Gender Pay Gap Report

What is the Gender Pay Gap report?

From 6 April 2017 organisations with more than 250 employees were required by the Government Equalities Office to publish annually gender pay data on the following basis:

  • Gender pay gap (mean and median averages)
  • Gender bonus gap (mean and median averages)
  • Proportion of men and women receiving bonuses
  • Proportion of men and women in each quartile of the organisation’s pay structure

The 2019 data must be reported on by April 2020. The above data for the University of Winchester is shown in the attached table. All the data relates to the year ending 31st March 2019. This is the third gender pay gap report published by the new statutory requirement since its introduction in 2017.

It is important to state from the outset that a gender pay gap is not the same as equal pay. A gender pay gap is a measure of the difference between the average salaries of male and female employees across an organisation, whereas equal pay refers to the legal requirement for employers to pay male and female employees the same for undertaking the same or similar work, Therefore, it is possible for an organisation to have a gender pay gap despite it being fully compliant with its equal pay responsibilities.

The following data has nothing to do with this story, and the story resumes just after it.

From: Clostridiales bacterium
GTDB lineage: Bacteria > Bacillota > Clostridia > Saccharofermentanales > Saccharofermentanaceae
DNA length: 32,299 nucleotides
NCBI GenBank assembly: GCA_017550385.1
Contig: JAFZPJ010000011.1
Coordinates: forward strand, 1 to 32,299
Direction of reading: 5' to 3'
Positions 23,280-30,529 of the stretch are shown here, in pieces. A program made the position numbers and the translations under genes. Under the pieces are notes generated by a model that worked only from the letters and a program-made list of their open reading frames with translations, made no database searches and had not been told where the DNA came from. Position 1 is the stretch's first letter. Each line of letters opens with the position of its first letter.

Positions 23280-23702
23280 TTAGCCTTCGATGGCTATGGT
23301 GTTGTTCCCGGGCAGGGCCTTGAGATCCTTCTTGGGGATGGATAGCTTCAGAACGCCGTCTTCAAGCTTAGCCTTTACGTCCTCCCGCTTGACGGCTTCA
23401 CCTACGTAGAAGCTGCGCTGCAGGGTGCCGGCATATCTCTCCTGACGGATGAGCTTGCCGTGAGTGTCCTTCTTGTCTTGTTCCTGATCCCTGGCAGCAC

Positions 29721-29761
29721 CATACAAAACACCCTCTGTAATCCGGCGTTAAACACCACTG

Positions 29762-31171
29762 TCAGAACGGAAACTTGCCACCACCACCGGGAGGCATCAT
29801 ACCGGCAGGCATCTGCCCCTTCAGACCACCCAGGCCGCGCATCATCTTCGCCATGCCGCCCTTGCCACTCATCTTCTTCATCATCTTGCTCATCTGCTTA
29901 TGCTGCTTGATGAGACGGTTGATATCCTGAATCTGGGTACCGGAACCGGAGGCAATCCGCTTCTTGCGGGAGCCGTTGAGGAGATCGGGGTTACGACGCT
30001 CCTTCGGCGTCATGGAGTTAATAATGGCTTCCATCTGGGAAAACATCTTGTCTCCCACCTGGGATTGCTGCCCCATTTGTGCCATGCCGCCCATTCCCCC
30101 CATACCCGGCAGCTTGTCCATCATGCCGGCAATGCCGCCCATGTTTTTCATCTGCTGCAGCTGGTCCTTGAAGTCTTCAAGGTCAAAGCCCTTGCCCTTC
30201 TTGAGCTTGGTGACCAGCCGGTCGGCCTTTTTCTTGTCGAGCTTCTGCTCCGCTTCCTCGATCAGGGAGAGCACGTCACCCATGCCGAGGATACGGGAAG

The University of Winchester is committed to ensuring that all its staff, irrespective of their gender, have an equal opportunity to fulfil their career aspirations during their time here. The statistics in this report show that the University has a gender pay gap in favour of male employees, but there has been a reduction in the size of this gap from our 2018 figures.  We have data that demonstrates that this is largely due to our in-sourcing policy, but we are committed as an organisation to identifying and implementing practical steps to make a further reduction in our pay gap in the future.

2019

 Gender Pay Gap Reporting 2019

Difference in mean hourly rate of pay:   

11.0%

 

Difference in median hourly rate of pay:

16.2%

 

 

 

 

Difference in mean bonus pay:

47.1%

 

Difference in median bonus pay:

53.3%

 

 

 

 

 

Female

Male

Proportion of employees receiving bonus pay:

1.3%

0.5%

     

Proportion of employees quartile pay bands:

Upper

47.1%

52.9%

Upper Middle

59.4%

40.6%

Lower Middle

62.1%

37.9%

Lower

69.4%

30.6%